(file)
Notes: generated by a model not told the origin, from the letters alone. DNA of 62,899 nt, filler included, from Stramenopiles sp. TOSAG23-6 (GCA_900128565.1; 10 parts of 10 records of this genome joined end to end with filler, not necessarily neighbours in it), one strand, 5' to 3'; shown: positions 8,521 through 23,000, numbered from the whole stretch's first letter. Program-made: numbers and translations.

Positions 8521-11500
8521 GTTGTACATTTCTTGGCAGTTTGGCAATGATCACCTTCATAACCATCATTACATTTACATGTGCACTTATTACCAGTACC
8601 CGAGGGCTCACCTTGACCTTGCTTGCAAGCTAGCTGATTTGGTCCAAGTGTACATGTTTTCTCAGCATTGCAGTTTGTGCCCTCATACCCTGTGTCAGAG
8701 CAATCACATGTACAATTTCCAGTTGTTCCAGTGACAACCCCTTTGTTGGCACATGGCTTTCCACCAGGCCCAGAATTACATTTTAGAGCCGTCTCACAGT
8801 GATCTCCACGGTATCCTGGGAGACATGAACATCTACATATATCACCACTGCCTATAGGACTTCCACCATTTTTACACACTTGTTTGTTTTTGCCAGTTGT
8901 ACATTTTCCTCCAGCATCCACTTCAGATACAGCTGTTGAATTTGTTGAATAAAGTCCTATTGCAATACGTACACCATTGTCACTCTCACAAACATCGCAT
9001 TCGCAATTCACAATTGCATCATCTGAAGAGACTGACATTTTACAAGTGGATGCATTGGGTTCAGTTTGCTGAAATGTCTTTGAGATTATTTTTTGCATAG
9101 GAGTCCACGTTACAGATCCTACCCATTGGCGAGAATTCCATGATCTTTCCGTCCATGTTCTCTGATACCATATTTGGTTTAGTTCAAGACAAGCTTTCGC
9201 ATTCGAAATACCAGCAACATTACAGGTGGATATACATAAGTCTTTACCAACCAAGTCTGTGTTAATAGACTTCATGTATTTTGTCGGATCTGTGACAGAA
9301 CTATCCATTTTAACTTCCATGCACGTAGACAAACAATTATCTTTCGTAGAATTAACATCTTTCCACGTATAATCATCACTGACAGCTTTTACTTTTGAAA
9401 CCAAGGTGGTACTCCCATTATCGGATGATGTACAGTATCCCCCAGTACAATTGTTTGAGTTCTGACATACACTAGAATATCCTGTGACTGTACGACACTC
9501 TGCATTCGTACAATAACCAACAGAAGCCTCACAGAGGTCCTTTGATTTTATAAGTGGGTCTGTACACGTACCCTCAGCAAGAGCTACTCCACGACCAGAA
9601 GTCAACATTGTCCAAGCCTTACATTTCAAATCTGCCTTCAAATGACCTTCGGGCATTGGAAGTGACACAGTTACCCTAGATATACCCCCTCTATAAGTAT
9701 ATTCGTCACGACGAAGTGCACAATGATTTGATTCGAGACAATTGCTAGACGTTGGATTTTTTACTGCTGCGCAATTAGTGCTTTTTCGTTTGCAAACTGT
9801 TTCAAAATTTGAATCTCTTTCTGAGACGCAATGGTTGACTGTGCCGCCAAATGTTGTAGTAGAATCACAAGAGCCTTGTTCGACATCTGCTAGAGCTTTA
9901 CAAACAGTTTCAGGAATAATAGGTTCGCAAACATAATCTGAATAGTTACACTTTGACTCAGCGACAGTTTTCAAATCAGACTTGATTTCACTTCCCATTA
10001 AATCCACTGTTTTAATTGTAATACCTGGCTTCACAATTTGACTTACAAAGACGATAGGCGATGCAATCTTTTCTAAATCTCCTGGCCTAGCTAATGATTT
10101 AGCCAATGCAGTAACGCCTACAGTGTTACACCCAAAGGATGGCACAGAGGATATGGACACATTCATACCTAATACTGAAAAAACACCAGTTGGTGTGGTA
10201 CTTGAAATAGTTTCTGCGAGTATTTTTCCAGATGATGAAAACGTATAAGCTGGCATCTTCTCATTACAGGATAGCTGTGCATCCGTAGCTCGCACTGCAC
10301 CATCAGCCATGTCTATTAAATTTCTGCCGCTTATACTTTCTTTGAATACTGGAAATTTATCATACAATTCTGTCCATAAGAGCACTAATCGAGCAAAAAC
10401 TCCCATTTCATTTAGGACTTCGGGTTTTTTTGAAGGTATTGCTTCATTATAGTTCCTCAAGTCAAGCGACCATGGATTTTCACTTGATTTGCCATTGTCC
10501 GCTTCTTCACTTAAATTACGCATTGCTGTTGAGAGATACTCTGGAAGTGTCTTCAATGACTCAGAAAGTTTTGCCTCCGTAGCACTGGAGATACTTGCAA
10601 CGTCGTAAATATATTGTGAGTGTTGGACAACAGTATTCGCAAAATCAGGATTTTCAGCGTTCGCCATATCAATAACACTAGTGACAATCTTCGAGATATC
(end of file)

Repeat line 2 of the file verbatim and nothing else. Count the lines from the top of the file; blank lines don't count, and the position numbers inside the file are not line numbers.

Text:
Positions 8521-11500